“…After Gordon jumped into the crowd to dance out the end of "Eliminator Jr.," Moore greeted her with a huge, aw-shucks smile, as if after all these years she could still surprise him. …”
By Dan Strachota
July 19, 2007
The Berkeley Community Theater
Better Than: All the Smashing Pumpkins shows put together.
You know how going home to see your parents makes you feel 16 again, no matter how old you are? Suddenly, you feel all your hard-earned independence slipping away, as they exert their control all over again. Eventually, you end up screaming insanely about how they can't tell you what to do anymore when they ask some simple question, like "Are you done with that salt shaker?"
Which is why I felt conflicted when my dad called me up and asked if I wanted not only to go see Sonic Youth play their 1988 opus, Daydream Nation, but hang out with them backstage in Berkeley. See, my dad teaches at an alternative school in Western Massachusetts. This year, he just happens to be molding the mind of one Coco, daughter to Sonic Youth's Kim Gordon and Thurston Moore. My father, who hasn't combed his hair since the Reagan administration, who keeps his TV tucked away in the closet for those rare occasions when he rents a VHS tape, and who lives in a cabin in town so tiny it's barely on the map, is something of a hero to the coolest parents since John and Yoko. It's all rather bizarre.
I admit I hadn't paid much attention to Sonic Youth's last couple discs. But boy did I play the hell out of Daydream Nation and Goo when they came out, crushing majorly on the chaotic pop pleasures of tracks like "Hey Joni" and "Kissability." Naturally, I wondered how this reunion (band gets together with old album) would work, so I took my dad up on his offer.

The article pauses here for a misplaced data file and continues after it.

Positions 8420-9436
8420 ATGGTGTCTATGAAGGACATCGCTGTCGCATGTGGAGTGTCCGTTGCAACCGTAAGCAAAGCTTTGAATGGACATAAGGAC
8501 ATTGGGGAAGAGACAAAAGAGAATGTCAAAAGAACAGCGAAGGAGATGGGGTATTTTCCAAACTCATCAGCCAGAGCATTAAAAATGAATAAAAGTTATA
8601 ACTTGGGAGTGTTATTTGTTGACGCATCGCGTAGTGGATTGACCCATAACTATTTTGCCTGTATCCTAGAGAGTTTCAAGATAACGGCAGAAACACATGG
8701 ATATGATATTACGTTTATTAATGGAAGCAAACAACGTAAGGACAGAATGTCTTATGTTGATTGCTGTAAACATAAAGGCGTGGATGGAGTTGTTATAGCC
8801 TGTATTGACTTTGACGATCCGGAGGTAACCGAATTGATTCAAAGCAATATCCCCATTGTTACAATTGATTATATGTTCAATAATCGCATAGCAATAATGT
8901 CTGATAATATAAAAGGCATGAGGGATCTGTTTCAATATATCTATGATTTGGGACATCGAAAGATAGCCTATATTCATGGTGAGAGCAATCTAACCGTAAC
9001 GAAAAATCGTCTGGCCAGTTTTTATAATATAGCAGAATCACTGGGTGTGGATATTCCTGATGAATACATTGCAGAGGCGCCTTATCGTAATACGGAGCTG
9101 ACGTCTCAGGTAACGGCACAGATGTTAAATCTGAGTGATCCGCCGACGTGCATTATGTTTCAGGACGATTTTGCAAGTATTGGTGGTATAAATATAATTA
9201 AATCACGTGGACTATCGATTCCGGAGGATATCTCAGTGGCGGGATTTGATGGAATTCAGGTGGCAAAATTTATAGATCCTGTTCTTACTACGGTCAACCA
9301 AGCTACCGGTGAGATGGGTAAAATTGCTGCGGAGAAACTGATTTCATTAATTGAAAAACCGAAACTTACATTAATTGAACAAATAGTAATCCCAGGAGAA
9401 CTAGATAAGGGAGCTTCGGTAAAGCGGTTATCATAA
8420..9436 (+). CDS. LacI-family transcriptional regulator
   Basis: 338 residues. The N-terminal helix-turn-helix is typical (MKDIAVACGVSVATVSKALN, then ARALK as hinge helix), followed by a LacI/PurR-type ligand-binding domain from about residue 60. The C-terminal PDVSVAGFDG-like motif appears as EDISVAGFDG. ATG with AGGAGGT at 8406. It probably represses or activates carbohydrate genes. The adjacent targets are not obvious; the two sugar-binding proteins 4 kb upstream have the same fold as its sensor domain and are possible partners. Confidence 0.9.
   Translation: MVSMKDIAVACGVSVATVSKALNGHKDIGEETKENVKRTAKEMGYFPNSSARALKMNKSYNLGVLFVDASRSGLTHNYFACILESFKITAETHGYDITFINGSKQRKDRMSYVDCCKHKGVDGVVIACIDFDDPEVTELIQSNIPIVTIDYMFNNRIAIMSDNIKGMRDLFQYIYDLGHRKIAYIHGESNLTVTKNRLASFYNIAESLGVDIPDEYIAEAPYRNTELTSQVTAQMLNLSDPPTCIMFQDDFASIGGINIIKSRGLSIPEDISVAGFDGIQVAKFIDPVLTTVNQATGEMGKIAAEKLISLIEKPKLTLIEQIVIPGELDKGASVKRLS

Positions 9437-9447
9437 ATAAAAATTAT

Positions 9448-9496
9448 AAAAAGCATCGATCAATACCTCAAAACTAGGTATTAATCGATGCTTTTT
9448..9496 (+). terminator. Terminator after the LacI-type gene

Boy, I'm glad I did. Otherwise I wouldn't have had such cool '90s flashbacks. I'd forgotten just how metallic bands like Sonic Youth, Nirvana, and Jane's Addiction were at one time, carving out a new territory where heavy metal met indie rock. Sure, SY could toss out a gem like "Total Trash," with a riff that would serve Pavement and million other congenial college rock bands well, but they could also head-bang with the best of them. "Erik's Trip" and "Cross the Breeze" were aural thrashfests, dump truck pouring noise down on my head.
Gordon said later that when the band went back to the album to listen to their parts, they thought they were sloppy and too sprawling, but obviously they had reworked them considerably. The pop tunes I gravitated towards in the past sounded razor sharp, but it was the more expansive numbers that really shone, tracks like "Candle" and "Rain King" that bristled with new energy. Or maybe it was how the musicians didn't give some rote performance, like the Pixies reunion. They seemed genuinely interested in the songs and each other. After Gordon jumped into the crowd to dance out the end of "Eliminator Jr.," Moore greeted her with a huge, aw-shucks smile, as if after all these years she could still surprise him.
The same goes for the band's encore, which sadly didn't consist of the complete Sticky Fingers, as Thurston joked, but several numbers from SY's recent Rather Ripped LP. Still, the way the performers played vibrant, concise tunes like "Incinerate" and "Jams Run Free," I could see the quartet carrying on for another decade or two. Sonic Youth? More like the Fountain of Youth. Maybe it's something in that Western Mass water.
Personal Bias: Um, you know, that stuff about my dad.
Random Detail: Pavement's Mark Ibold, who was in Free Kitten with Gordon, played bass on the encore set.
By the way: The idea for playing Daydream Nation was conceived by All Tomorrow's Parties founder, for his Don't Look Back series.